Everything in the universe in their own nature appears beautiful to me.
Those who fail at every usual thing
sometimes possess peculiarities that can
upend the expectations so impressed
to find, instead, the ivory-bill’s nest, or
undiscovered forms of pitcher-plant;
thank god John was such an inept merchant
and could not abide his father’s choice
to purchase slaves or farm in Florida.
His books were red with losses except those
in which he sketched the South. Each day he rose
early enough to track possums and birds
snakes, blooms, and leaves. Those words
flesh out his art. He’d bushwhack
for weeks, with a local guide and a pack—
never happier, those who knew him said
than when trekking through the beauty he
could find in every fungus, bird, and tree.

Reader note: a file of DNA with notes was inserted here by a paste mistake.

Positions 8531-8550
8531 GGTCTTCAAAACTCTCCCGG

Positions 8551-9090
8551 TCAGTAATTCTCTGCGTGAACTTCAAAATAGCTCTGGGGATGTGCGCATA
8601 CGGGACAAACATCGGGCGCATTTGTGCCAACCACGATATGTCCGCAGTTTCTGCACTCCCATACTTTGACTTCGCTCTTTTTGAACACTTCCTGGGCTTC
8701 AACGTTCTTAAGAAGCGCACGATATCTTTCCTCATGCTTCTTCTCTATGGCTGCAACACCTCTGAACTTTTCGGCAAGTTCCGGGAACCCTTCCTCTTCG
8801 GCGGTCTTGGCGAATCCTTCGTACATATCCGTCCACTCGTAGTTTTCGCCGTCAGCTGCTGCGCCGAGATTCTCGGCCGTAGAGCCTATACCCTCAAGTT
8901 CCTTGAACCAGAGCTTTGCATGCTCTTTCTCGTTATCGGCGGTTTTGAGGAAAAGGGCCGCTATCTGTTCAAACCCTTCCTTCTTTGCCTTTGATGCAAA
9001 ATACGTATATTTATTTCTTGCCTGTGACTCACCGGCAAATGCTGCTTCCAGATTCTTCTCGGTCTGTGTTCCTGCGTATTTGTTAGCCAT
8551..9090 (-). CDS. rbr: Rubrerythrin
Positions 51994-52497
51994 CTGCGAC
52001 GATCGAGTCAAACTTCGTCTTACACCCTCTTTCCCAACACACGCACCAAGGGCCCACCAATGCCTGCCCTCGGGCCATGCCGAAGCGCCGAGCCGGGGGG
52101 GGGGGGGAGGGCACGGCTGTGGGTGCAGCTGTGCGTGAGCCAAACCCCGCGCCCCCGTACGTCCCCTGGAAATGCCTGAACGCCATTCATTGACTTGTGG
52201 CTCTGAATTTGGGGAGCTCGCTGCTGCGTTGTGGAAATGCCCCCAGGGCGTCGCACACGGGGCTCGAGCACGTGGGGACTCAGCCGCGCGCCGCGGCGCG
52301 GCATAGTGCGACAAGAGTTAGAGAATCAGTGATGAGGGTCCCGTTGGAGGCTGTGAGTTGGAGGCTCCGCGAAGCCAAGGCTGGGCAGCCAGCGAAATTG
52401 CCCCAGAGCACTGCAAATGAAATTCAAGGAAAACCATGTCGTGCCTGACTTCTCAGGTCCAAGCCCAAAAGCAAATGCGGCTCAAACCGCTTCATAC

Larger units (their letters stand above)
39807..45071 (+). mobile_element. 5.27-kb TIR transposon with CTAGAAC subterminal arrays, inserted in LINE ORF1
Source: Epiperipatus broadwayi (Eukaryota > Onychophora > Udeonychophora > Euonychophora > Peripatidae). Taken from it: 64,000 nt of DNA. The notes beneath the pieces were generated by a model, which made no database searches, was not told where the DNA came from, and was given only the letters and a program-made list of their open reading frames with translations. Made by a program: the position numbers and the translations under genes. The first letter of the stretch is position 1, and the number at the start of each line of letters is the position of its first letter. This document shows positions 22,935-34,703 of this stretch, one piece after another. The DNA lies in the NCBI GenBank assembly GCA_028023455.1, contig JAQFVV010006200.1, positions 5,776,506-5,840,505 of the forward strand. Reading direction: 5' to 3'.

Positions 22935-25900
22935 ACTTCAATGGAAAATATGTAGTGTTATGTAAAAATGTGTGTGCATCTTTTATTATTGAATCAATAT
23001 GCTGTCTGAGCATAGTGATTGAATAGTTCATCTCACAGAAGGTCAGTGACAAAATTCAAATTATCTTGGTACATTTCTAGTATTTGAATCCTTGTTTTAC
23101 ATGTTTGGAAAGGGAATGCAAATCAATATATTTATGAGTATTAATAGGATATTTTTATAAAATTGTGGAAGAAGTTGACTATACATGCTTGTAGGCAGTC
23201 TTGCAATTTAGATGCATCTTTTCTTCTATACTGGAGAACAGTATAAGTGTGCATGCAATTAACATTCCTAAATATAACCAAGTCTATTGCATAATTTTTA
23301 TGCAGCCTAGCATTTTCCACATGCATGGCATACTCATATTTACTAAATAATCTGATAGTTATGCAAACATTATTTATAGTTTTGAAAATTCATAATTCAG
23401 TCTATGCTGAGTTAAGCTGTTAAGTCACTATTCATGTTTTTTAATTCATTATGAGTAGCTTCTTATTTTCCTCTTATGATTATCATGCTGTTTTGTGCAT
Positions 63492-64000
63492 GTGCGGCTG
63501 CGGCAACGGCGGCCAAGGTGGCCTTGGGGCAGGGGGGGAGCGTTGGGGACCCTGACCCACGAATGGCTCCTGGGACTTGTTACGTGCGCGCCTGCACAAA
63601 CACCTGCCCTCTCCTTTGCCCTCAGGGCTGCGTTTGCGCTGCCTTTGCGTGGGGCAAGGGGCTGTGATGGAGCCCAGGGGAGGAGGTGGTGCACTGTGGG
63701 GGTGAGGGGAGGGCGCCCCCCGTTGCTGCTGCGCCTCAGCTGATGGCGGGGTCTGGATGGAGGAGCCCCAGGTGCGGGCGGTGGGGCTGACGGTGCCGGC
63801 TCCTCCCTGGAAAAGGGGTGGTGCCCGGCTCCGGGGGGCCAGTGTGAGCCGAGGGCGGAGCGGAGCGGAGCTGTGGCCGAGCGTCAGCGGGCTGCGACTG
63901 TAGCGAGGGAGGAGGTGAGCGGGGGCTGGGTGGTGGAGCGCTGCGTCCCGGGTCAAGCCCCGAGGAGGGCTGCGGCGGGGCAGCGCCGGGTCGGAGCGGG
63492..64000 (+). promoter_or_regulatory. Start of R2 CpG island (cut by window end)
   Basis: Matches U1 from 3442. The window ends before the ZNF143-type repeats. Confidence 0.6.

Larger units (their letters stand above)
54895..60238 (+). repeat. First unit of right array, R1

No judgment on the things the Lord hath made,
each to its purpose exact, each satisfied
with its place in the wilderness, each freed
to struggle or to thrive. John collected seeds
for his father and his patrons overseas
redeeming himself, through science and his art,
and in his father’s estimation, just a bit.
Enough to return home, to tend the garden
full of natives: biology’s surest patriot,
stubbornly quiet, who would not care if we forget
his name so long as those plants and animals remain,
strange and glorious in their vanishing terrain.
Ann E. Michael lives in Pennsylvania’s Lehigh Valley, slightly west of where the Lehigh River meets the Delaware. Her most recent collection of poems is Water-Rites. Her website is www.annemichael.com